ARTICLE – The Governor shall have power to remit fines and forfeitures, and to grant reprieves, commutations and pardons after convictions for all offenses, except treason and cases of impeachment, upon such conditions and with such restrictions and limitations as he may think proper, subject to such regulations as may be provided by law relative to the manner of applying therefor; but in cases of conviction of murder no pardon shall be granted nor sentence commuted except upon the recommendation in writing of a board consisting of the Lieutenant Governor, Secretary of State and three Assistant Judges of the Supreme Court appointed by the Chief Judge, or any four of such board after a full hearing upon due public notice and in open session, and such recommendation with the reasons therefor at length, shall be recorded and filed in the office of the Secretary of State. Upon conviction of treason he shall have power to suspend the execution of the sentence until the case shall be reported to the General Assembly, which shall either pardon, commute or direct the execution of the sentence, or grant further reprieve. He shall biennially report to the General Assembly each case of reprieve, commutation or pardon granted, stating the name of the convict, the crime of which he was convicted, the sentence and its date, and the date of the pardon, commutation or reprieve.

Requiring an additional oath of members of the General Assembly:

ARTICLE Sec. 1. The representatives having met on the day appointed by law for the commencement of a biennial session of the General Assembly, and chosen their Speaker, and the Senators having met, shall, before they proceed to business, take and subscribe the following

oath, in addition to the oath now prescribed : “ You,

, do " solemnly swear (or affirm,) that you did not at the time of your " election to this body, and that you do not now hold, any office of “ profit or trust under the authority of Congress. So help you God, " (or in case of an affirmation,) under the pains and penalties of 66 perjury.”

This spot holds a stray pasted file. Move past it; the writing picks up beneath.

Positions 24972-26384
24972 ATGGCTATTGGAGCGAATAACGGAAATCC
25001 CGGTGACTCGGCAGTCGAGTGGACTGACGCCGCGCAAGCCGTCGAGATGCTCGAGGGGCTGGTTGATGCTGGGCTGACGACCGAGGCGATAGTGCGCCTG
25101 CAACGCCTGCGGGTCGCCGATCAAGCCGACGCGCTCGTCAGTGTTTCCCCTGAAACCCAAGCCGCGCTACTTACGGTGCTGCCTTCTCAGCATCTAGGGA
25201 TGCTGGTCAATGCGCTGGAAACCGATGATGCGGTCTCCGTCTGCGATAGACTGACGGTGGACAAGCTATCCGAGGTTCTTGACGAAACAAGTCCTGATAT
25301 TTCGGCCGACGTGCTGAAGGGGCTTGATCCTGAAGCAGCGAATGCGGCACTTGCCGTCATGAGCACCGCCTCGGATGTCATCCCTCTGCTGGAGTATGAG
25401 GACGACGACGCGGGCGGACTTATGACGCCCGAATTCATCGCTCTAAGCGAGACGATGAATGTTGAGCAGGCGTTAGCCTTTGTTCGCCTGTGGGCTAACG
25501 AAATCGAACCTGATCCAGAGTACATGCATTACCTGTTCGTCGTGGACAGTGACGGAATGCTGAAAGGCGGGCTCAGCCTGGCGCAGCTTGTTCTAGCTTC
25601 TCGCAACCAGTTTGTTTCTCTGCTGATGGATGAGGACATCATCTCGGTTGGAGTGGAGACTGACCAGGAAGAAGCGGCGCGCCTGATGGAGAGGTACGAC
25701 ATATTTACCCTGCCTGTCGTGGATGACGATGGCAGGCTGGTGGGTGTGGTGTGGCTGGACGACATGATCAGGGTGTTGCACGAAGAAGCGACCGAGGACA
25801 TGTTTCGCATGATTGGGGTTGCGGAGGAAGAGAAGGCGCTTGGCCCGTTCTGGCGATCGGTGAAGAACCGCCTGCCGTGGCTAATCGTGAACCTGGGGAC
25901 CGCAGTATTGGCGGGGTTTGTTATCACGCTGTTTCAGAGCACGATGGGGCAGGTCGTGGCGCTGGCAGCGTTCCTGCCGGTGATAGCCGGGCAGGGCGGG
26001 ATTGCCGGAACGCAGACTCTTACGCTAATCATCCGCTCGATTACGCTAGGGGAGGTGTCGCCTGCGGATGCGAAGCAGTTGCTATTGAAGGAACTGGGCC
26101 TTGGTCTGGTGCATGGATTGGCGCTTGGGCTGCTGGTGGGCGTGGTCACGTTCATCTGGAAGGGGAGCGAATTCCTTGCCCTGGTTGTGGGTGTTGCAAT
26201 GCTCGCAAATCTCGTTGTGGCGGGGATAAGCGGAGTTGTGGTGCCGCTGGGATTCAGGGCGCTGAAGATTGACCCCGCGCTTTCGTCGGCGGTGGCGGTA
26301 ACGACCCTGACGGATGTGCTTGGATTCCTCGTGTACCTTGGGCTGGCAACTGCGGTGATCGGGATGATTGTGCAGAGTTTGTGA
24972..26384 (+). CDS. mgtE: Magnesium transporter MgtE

SEC. 2. The words “ office of profit or trust under the authority of Congress” shall be construed to mean any office created directly or indirectly by Congress, and for which emolument is provided from the treasury of the United States.

Relating to the Legislature's power to control the traffic in intoxicating drinks :

ARTICLE The manufacture and sale of intoxicating liquors other than cider and wine made from the fruits of this State, shall be and are hereby forever prohibited except for medicinal, chemical and mechanical purposes; and the sale of cider and wine, made as aforesaid, shall be so regulated and restrained as to prevent drunkenness, pauperism and crime.

It is hereby enjoined upon the General Assembly to make the foregoing provisions effective by requisite legislative action.

Relating to the election of certain State Officers :

ARTICLE Sec. 1. The Secretary of State and Auditor of Accounts shall be elected by the freemen of the State upon the same ticket with the Governor, Lieutenant Governor and Treasurer.

Sec. 2. The Legislature shall carry this article into effect by appropriate legislation.

Relating to filling vacancies in the House and Senate :

ARTICLE XXVII. Sec. 1. Whenever any vacancy shall occur, from any cause, in the Senate or House of Representatives, the Governor may order a new election to fill such vacancy.

Sec. 2. The Legislature shall carry this Article into effect by appropriate legislation.

Relating to enabling towns to aid railroads.

ARTICLE XXIX. The Legislature shall have no power to authorize a town to pledge its credit, or to create any debt in aid of railroads.

STATE OF VERMONT,

OFFICE OF SECRETARY OF STATE. I hereby certify that the foregoing is a true copy of the proposed articles of amendment to the Constitution of said State, adopted and referred by the last General Assembly to the General Assembly then next to be chosen, as appears from the respective journals of the Senate and House of Representatives for A. D. 1880, on file in this office.

w In witness whereof, I hereunto set my hand and affix the L. S. seal of said office, at Montpelier, this 10th day of October, w A. D. 1882.

GEORGE NICHOLS, Secretary of State. Which was read, and on motion of Mr. Hogan, ordered to lie.

Thereupon the original proposals of amendment to the Constitution as made by the Senate of 1880, as follows:

Relating to reprieves, commutations and pardons.
Requiring an additional oath of members of the General Assembly.

Relating to the Legislature's power to control the traffic in intoxicating drinks.

Relating to the election of certain State Officers. Relating to filling vacancies in the House and Senate. Relating to enabling towns to aid railroads. Were severally referred to the Committee on Proposed Constitutional Amendments.

Bills of the following titles were severally introduced, read the first and second times, and referred as follows:

By Mr. Ide,

s. 16. An act in amendment of chapter one hundred of the “ Revised Laws,” relating to liens on logs ;

To the Committee on the Judiciary.
By Mr. Brainerd, of Franklin,
S. 17. An act to pay E. D. Fuller the sum therein named ;
To the Committee on Claims.

On motion of Mr. Kelton, the Senate adjourned at eleven o'clock and twenty minutes.

AFTERNOON.

The President announced as a joint committee on the part of the Senate under a joint resolution providing for a special joint committee on State and Court expenses,

Senator Burnap of Chittenden.

66 Walker of Rutland.